One of the very real frustrations in working in an area such as community relations is the inability
to quantify results. Therefore, at times, it is tempting to sit back, wring one's hands and decry a
seeming lack of progress.
Yet, on balance, when one takes a longer, deeper, more pensive look at the CCR and its activities,
one can see where some progress, yes, even some measurable progress, has been made.
For example, in the area of public information, in 1973 CCR significantly increased its radio and
TV output for a combined total of more than 800 separate "airings" of CCR-produced programs, not to
mention numerous "spot" announcements, print materials, etc.
The CCR Training Division continued its valuable work with both police and fire recruits as well as
with the metropolitan sheriff's department. Through CCR efforts each recruit was offered an impressive
array of human relations material.
Within the area of citizen participation, this past year, as in other years, CCR staff maintained
almost weekly contact with an incredible number of community groups, offering technical, program and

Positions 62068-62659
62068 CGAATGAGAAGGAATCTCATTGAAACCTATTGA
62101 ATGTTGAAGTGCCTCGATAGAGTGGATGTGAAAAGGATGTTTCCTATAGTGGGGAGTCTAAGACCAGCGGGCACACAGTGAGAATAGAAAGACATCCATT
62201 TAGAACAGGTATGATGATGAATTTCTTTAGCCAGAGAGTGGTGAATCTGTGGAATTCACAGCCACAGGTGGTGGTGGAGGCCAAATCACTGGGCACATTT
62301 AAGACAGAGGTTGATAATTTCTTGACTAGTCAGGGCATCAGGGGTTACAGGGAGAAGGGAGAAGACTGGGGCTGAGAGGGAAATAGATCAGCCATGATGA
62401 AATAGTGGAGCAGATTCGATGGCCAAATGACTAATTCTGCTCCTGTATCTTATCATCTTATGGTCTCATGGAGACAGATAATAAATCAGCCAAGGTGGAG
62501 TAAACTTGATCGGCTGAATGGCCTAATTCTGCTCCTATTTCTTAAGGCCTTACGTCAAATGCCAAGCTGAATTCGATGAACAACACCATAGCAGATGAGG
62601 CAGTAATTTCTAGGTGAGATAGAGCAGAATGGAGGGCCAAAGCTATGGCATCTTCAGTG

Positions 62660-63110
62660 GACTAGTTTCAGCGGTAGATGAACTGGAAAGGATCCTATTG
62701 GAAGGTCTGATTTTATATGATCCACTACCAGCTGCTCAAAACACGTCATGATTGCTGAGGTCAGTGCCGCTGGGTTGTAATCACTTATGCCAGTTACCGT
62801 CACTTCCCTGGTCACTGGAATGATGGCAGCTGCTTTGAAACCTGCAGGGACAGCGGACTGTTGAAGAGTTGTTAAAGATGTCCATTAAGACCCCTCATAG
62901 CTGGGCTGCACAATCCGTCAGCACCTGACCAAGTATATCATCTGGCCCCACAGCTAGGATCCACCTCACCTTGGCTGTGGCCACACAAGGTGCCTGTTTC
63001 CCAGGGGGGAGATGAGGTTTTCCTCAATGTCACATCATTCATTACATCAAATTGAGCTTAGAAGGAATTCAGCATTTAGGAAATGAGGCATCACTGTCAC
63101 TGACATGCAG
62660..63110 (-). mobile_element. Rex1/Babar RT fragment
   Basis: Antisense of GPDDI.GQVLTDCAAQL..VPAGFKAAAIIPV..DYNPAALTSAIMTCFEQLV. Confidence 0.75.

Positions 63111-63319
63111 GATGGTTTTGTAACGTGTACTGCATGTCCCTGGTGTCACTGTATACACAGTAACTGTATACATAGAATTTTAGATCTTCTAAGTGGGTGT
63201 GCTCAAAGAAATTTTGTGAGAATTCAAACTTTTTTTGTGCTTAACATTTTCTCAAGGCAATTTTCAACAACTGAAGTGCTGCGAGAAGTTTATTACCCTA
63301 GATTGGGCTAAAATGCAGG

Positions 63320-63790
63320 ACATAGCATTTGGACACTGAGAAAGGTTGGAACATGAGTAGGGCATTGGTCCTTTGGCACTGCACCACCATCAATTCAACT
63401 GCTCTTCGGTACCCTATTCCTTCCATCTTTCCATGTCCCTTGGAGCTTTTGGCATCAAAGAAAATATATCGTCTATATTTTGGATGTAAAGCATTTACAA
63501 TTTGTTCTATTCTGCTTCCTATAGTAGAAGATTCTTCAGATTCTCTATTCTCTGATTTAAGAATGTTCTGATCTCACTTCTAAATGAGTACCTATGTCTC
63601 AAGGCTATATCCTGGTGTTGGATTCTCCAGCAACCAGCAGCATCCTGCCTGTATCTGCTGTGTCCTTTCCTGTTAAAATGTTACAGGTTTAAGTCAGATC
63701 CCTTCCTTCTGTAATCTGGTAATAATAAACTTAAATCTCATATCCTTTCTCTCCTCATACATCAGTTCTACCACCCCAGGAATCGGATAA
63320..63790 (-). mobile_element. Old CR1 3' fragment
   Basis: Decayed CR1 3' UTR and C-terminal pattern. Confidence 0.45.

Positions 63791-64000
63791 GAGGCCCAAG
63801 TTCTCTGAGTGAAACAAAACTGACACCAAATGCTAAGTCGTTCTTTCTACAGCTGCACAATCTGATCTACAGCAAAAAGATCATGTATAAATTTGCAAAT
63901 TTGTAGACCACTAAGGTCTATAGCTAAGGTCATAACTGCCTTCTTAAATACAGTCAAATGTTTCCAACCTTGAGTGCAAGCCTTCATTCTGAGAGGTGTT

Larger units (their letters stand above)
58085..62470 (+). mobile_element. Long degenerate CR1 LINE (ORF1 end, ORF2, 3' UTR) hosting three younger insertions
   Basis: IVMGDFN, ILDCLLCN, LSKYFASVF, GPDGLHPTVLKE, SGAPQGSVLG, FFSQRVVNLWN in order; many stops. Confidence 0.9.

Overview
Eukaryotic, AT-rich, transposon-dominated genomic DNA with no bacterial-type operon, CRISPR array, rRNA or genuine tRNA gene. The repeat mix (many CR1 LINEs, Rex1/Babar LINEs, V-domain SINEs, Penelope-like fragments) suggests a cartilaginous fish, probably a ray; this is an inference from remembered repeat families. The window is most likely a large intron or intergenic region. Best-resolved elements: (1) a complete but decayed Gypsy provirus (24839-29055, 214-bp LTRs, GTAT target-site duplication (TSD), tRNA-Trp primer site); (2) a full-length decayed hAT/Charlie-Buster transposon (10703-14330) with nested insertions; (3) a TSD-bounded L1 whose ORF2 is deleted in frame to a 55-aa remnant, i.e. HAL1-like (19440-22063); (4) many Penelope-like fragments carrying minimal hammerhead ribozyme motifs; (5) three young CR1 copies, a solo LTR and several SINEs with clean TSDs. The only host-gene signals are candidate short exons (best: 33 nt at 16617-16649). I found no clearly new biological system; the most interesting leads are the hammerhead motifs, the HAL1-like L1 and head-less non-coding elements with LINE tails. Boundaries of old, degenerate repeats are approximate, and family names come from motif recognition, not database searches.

other types of assistance. Where needed, new linkages were developed as the staff struggled to keep
abreast an ever-changing community relations scene.
Despite a sharply-increased workload due to the monitoring of DACC-funded projects, the
affirmative action staff, with help from other divisions, contended with overwhelming odds to fulfill its
obligations in this critical area of community relations.
In reviewing 1973, it is in the area of youth opportunities that, in my opinion, the CCR made
some of its most significant contributions. By any standard of measurement, CCR and its Youth
Opportunities staff played an absolutely vital role in the progress made last year in establishing the
Denver Youth Services System. True, much of last year was spent in "foundation laying", but as any
builder will tell you, the bigger the building, the greater the need for a solid foundation. Now, thanks in
large measure to the CCR, working in concert with many agencies, organizations, and individuals during
1973, the real objective of the Youth Services System can show real progressthe work of delivering
more and better coordinated services to Denver's youth.